10. It's worth reading the judgement in detail. I don't think it's a loss as far as post-2003 claims are concerned at all. Instead, it strongly implies that the T&Cs leaflets are *not*, in fact, the terms of the contract (in most cases). In which case we should be asking what the terms of the contract actually *are*. I think a worthwhile tactic for existing and future claims would be to ask the banks to show the terms which they believe allow them to charge the fees. So far, they have been shoving leaflets under our noses... BTW, jaxads, that 17th January birthday you were thinking of? That was mine. ;-)
  11. I've read the judgement very carefully just now. Since it is only ten pages, that was fortunately not too difficult! The decision actually hinges upon whether or not the "leaflets" containing "terms and conditions" actually form part of the contract between the bank and the customer. In most cases they did not. In which case, where *are* the contractual terms to which the customer and bank are subject in their business relationship? I don't seem to have been given any. In the two cases where the decision was that the terms in the leaflet *did* apply to the contract, the precise terms considered in one of them was inappropriately specific. This is the OFT's fault - Mr. Justice Smith is not able to "show initiative" in this kind of case. As such, he has not actually answered any substantive questions as far as we consumers are concerned. Instead, he has raised new questions. However, these new questions may turn out to be useful. Here's a new avenue to consider: Ask the bank to clarify which *contractual* terms apply to the account, and to point out under which of them it was entitled to charge the fees.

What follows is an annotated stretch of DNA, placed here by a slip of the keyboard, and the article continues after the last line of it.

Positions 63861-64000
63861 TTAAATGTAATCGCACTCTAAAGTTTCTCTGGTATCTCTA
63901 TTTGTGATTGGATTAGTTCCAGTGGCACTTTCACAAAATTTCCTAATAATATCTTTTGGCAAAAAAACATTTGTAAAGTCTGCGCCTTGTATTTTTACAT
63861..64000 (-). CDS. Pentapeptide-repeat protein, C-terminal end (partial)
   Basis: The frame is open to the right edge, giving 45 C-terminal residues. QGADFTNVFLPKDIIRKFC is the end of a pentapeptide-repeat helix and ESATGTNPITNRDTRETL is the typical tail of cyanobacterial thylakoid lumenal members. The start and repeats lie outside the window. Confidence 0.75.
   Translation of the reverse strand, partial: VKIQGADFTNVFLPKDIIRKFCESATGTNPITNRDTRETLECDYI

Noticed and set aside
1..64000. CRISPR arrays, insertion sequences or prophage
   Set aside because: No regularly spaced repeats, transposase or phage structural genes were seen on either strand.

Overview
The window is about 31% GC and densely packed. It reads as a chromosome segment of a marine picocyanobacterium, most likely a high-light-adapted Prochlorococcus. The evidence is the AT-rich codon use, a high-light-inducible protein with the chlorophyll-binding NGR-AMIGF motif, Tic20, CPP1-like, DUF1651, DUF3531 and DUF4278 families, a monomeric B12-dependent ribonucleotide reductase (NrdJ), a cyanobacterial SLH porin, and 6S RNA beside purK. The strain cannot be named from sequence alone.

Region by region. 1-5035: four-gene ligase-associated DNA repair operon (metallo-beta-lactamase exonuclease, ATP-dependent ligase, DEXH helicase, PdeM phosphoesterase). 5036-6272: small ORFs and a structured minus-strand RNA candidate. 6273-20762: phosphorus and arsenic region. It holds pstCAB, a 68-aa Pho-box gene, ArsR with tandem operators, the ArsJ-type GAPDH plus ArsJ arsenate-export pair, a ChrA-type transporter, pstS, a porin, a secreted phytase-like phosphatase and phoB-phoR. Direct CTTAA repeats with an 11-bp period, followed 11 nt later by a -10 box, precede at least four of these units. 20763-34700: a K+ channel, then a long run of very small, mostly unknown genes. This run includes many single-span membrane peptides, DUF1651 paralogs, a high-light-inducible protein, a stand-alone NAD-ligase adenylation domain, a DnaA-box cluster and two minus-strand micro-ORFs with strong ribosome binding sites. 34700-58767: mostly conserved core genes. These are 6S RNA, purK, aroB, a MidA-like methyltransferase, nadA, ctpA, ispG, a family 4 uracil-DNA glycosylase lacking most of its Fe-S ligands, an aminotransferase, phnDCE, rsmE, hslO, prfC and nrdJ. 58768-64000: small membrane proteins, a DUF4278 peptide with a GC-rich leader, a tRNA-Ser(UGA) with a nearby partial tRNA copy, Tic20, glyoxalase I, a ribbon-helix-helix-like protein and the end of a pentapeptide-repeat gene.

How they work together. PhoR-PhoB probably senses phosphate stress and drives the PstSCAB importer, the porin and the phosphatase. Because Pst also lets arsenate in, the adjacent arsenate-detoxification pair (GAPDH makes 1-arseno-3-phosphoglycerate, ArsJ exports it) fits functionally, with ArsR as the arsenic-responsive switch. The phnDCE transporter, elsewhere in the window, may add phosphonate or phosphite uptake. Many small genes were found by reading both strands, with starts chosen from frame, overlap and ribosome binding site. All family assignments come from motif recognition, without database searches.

12. Unfortunately, she's a weak reader - this place would totally overwhelm her. I suspect I'm better off helping her directly, with advice from you people when necessary.